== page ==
Desires gain expressed through beliefs or values. Values in turn determine the ethical balance of the individual or the organization. The ethical balance, or value system, of an organization generally is expressed in terms of a set of ethical guidelines. These guidelines could either be implied of documented as a code of conduct or operating guidelines. The degree to which these guidelines are applied when making decisions to act, determines the ethical course of the individual or organization — or whether it is purposeful or not.
Watch Video: How to Apply the Four Principles – Part II.
In the metaphor of the Brook, desires are represented by the currents in the waters and transmitted to your mind through your senses. Here the currents are shown through the reflections of the navigator and the boat.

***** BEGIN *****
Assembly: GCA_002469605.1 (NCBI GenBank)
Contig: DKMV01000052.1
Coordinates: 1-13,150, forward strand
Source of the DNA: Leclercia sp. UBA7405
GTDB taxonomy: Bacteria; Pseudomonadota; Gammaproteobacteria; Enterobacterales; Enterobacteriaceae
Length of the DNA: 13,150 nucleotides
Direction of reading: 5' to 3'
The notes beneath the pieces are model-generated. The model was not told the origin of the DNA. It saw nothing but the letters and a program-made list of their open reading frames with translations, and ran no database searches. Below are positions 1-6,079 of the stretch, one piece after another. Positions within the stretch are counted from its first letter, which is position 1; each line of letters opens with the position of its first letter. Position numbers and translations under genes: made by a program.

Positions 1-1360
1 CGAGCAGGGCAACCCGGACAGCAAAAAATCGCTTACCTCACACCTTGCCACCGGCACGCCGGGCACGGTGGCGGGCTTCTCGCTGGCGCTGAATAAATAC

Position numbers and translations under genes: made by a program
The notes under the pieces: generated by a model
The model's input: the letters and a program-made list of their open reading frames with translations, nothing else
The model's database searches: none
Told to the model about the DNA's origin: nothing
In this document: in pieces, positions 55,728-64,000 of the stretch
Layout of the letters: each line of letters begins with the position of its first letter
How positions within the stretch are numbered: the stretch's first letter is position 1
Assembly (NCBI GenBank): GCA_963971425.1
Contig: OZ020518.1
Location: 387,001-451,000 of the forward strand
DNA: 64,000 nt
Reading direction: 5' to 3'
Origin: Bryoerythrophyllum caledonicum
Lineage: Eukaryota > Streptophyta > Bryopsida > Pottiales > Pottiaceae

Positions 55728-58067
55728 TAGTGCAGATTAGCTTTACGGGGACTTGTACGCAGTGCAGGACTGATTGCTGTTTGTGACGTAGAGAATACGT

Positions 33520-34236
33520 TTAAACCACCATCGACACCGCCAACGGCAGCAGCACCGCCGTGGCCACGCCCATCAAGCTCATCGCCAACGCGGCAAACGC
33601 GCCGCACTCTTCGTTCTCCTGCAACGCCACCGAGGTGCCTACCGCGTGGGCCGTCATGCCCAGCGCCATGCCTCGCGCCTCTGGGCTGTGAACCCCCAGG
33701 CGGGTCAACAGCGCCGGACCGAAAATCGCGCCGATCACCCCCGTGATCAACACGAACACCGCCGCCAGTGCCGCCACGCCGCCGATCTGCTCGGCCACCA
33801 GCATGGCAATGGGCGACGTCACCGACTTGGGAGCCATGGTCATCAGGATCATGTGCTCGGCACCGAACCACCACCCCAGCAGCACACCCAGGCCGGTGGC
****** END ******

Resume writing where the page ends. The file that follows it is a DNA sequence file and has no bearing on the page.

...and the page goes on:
Your growth towards success and fulfillment is determined by the desires that drive your actions and form your values. The key to leadership success and fulfillment of the leader’s vision is found in the levels of desires that motivate the leader.
Following ancient eastern wisdom, the Four Levels of Desire that drive motivation in individuals as well as organizations, are:
- lust and survival
- wealth and reputation
- service and obligations
- detachment and freedom.
The first two levels of desire promote taking. This leads to dissatisfaction and unhappiness. In corporations, these desires can lead to corruption and failure The second two levels of desire foster giving, and pave the way for a healthy corporate environment. This leads to success with satisfaction for all stakeholders. Leaders who are driven by the desire of giving are effective Servant Leaders.
Fourth Principle: Understand and Relate with Others – The Actions of Others Affect You